If Hollywood made a movie about Hollywood, this year would be the crisis point when the bruised hero wonders if she can really save the day. Summer 2017's box office was the worst in more than 10 years, and the Harvey Weinstein sexual assault accusations are just the latest embarrassment as the industry comes to terms with its treatment of women. But the reasons that Hollywood reached this nadir are shrouded in errors and myths.
been a boys' club.
Last year, a University of Southern California study of diversity in entertainment concluded that "the film industry still functions as a straight, White, boy's club." Women directed just four of last year's top 100 hits — though the grim number hasn't discouraged aspiring female filmmakers, who constitute half of the students at USC's School of Cinematic Arts.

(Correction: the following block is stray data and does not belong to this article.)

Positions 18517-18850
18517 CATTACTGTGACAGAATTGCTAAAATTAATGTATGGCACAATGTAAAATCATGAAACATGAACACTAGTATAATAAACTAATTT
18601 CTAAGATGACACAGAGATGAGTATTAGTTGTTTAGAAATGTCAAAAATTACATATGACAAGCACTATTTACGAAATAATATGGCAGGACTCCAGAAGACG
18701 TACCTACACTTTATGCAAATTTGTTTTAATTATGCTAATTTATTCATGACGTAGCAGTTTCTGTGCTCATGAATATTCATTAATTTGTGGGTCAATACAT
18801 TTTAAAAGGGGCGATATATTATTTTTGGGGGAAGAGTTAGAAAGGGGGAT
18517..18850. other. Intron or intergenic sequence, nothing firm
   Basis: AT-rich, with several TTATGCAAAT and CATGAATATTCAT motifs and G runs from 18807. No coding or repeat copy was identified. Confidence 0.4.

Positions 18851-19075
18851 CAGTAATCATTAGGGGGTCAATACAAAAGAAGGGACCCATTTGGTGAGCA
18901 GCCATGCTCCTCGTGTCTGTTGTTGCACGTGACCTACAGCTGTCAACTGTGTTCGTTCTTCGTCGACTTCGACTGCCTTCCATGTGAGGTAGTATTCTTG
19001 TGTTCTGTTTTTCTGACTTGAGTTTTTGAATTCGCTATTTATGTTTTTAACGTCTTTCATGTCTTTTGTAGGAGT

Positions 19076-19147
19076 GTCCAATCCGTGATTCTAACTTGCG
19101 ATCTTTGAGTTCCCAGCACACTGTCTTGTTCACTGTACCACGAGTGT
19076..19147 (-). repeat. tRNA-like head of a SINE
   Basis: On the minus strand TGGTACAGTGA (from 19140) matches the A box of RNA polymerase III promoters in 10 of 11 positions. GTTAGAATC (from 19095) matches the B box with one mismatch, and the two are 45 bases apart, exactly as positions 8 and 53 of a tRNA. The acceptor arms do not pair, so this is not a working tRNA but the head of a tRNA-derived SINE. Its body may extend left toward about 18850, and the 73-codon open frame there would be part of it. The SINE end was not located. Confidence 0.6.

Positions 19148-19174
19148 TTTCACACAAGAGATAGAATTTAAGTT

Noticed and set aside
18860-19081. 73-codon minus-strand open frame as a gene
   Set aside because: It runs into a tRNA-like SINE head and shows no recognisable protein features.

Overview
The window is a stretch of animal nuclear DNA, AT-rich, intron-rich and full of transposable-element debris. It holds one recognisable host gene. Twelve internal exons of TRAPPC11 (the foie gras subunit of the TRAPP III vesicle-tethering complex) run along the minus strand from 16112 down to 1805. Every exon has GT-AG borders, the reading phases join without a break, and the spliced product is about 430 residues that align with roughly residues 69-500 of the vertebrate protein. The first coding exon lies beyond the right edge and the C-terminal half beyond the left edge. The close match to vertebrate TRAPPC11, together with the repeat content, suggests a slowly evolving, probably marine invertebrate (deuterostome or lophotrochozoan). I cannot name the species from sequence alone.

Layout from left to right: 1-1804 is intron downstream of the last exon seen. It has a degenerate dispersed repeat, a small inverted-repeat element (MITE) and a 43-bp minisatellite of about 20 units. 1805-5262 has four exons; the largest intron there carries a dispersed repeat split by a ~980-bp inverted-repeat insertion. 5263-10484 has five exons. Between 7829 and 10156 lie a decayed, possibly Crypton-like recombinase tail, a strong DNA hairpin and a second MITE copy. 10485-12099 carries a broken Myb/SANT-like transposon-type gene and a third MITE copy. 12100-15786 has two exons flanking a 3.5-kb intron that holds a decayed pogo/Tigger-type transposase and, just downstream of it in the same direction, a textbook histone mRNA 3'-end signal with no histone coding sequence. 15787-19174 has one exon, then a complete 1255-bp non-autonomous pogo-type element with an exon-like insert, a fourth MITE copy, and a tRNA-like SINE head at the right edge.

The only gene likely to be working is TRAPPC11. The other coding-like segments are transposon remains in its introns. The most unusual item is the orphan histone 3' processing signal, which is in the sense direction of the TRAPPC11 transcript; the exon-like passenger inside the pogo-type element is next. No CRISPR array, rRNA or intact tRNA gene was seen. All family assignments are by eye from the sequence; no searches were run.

A century ago, ambitious women had better reasons to be optimistic about a moviemaking career. In 1916, the highest-paid director in Hollywood was a woman: The passionately political Lois Weber shot 18 films that year, including the pro-birth-control tearjerker "Where Are My Children?" During the silent era, women wrote the majority of films. (Two-time Oscar winner Frances Marion penned a staggering 325.) Editing department jobs were "held almost entirely by women," according to a 1926 article in the Los Angeles Times. And the first wave of female stars invested in their success by founding production companies, often helming their own films without credit. When Mary Pickford, Douglas Fairbanks, D.W. Griffith and Charlie Chaplin drew up the papers in 1919 to form United Artists, Chaplin was awed that the 26-year-old actress and mogul "understood all the articles of incorporation, the legal discrepancy on Page 7, Paragraph A, Article 27, and coolly referred to the overlap and contradiction in Paragraph D, Article 24." As the agent and screenwriter Beatrice deMille, mother of Cecil B. deMille, put it in 1912, "This is the woman's age."